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Ohio Auto Insurance: What Type Of Policy Do I Need?
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Ohio Auto Insurance: What Type Of Policy Do I Need? | Hill & Hamilton

Recently, there has been a lot of talk about ‘auto insurance’ as if it were, well, a commodity. The assumption being that all Auto Insurance Policies are exactly the same.

Well they're not.

And not only are the policies different, but even if we isolate a single policy to review, it's still a hugely complex legal contract.

Seriously… have you ever actually read your auto policy?

Don’t worry if your answer is ‘no’.  The fact is, very few people attempt to understand this legal document.

But you should be concerned if you’re just buying an off-the-shelf auto policy.

Why?

If you’re not reading the entire contract you’re signing (which is exactly what you’re doing when you complete an application for auto insurance – you’re entering into a contract), how can you possibly determine with any degree of confidence that the policy you’re purchasing is right for you?  Or your family?

You have two choices:

  1. Take the time to thoroughly review the entire policy, including all terms, conditions, coverages, exclusions and endorsements so that you fully understand what you’re receiving for your investment
  2. Work with a knowledgeable, experienced insurance advisor that will take the time to understand your unique needs, and then structure a policy to fit your specific needs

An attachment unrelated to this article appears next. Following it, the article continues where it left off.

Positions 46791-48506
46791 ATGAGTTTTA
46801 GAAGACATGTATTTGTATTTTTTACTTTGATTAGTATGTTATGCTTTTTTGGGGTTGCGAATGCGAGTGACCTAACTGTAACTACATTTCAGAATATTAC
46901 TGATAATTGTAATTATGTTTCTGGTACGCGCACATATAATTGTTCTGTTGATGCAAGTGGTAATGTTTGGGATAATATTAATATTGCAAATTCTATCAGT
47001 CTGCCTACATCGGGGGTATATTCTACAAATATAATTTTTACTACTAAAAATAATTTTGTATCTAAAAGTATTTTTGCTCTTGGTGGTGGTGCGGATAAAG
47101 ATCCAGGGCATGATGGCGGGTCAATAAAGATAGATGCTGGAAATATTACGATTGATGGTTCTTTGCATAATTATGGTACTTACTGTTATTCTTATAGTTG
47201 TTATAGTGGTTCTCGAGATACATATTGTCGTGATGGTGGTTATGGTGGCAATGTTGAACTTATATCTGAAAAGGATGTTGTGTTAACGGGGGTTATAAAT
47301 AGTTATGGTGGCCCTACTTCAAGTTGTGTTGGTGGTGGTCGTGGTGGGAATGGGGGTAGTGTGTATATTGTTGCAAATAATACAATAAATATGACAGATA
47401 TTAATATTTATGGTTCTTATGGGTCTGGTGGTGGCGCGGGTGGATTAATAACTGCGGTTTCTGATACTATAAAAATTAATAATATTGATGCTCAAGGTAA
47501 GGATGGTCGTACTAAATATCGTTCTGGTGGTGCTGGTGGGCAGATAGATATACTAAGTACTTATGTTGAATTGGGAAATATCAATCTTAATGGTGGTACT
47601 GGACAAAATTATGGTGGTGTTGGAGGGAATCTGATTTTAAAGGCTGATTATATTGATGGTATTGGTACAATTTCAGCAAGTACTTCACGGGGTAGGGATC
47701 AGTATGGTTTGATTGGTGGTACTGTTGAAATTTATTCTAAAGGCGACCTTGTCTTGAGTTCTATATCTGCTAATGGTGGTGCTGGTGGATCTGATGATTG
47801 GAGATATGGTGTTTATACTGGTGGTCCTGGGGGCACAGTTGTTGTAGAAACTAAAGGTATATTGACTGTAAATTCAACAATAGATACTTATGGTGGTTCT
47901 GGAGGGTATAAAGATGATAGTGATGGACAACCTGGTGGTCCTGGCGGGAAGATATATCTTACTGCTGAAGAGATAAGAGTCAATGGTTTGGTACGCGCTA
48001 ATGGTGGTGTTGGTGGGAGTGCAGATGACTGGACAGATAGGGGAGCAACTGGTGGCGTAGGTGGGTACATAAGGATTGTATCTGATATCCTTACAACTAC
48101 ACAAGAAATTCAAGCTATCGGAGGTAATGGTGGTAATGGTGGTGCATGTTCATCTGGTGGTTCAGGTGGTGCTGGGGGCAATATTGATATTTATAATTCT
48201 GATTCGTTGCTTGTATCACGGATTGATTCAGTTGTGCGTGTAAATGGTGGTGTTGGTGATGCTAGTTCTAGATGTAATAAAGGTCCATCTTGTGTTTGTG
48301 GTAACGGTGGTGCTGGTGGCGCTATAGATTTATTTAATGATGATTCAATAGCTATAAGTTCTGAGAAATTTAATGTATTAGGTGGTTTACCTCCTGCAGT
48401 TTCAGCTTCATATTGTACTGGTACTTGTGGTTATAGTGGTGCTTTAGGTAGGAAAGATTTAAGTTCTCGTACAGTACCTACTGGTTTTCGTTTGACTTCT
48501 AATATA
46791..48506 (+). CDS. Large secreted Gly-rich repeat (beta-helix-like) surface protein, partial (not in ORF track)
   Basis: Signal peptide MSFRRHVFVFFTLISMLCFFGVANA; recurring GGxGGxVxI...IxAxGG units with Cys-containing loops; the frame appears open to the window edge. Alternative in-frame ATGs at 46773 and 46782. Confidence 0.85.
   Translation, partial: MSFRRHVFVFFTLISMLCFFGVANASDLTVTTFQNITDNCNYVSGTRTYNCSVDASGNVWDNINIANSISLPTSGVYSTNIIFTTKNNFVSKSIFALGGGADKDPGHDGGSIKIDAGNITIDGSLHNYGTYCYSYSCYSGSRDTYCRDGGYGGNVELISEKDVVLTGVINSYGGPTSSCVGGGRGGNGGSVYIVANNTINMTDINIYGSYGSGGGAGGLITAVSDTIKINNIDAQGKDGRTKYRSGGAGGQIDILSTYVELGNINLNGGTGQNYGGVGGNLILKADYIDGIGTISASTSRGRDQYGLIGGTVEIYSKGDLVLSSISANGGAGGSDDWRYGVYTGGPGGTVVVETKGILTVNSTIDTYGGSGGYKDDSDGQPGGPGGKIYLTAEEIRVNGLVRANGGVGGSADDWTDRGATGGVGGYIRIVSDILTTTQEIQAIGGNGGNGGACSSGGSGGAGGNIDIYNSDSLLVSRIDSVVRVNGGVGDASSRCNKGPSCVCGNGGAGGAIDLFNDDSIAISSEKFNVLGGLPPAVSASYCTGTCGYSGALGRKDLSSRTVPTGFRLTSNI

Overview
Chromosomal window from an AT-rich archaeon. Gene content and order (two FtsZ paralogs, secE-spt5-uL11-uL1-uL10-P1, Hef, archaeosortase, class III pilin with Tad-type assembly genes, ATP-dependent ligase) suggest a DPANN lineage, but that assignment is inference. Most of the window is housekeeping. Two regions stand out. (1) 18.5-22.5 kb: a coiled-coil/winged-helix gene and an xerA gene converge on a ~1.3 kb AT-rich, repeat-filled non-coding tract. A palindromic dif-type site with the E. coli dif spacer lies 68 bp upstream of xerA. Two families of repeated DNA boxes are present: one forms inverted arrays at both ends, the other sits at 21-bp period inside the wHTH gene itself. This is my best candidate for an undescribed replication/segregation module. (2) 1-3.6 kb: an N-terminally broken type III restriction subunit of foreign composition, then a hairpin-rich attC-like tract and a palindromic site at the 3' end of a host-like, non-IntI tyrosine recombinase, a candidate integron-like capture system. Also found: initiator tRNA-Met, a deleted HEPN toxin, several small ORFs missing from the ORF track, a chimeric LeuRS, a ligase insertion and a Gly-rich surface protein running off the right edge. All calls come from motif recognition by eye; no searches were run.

Did you know: with the available coverages, terms, conditions, exclusions and endorsements that can be added to the standard auto policy, there are literally hundreds (if not thousands) of different combinations that can result in the final produce: YOUR auto insurance policy?

In the absence of #1 or #2 above, you’re buying a product with the hope that it meets your specific needs at the time of a claim.

That could be a huge gamble with your financial future in the event of a serious accident.

The Basics

There are several types of auto policies available depending on your specific needs:

  • If you’re a business that owns vehicles (other than an auto dealership or other auto service business), or allows employees to operate their own vehicles in the course of your business, the Commercial Auto Policy is for you
  • If you’re an auto dealership or other auto service business (such as an auto repair or service business), you’d likely need a specialized policy referred to as the Garage Form
  • And for those that are using their own personal vehicles, there’s the Personal Auto Policy – this is what we’ll devote the remainder of this article to addressing

What coverage is available?

Well, like nearly every other product you purchase, you have options.  You can buy a lot of auto insurance, or a little.

Every state in the U.S. requires you to have some type of auto liability insurance, or be able to provide proof that you have the financial resources to compensate those you injure in an accident.

But they don't require you to have much.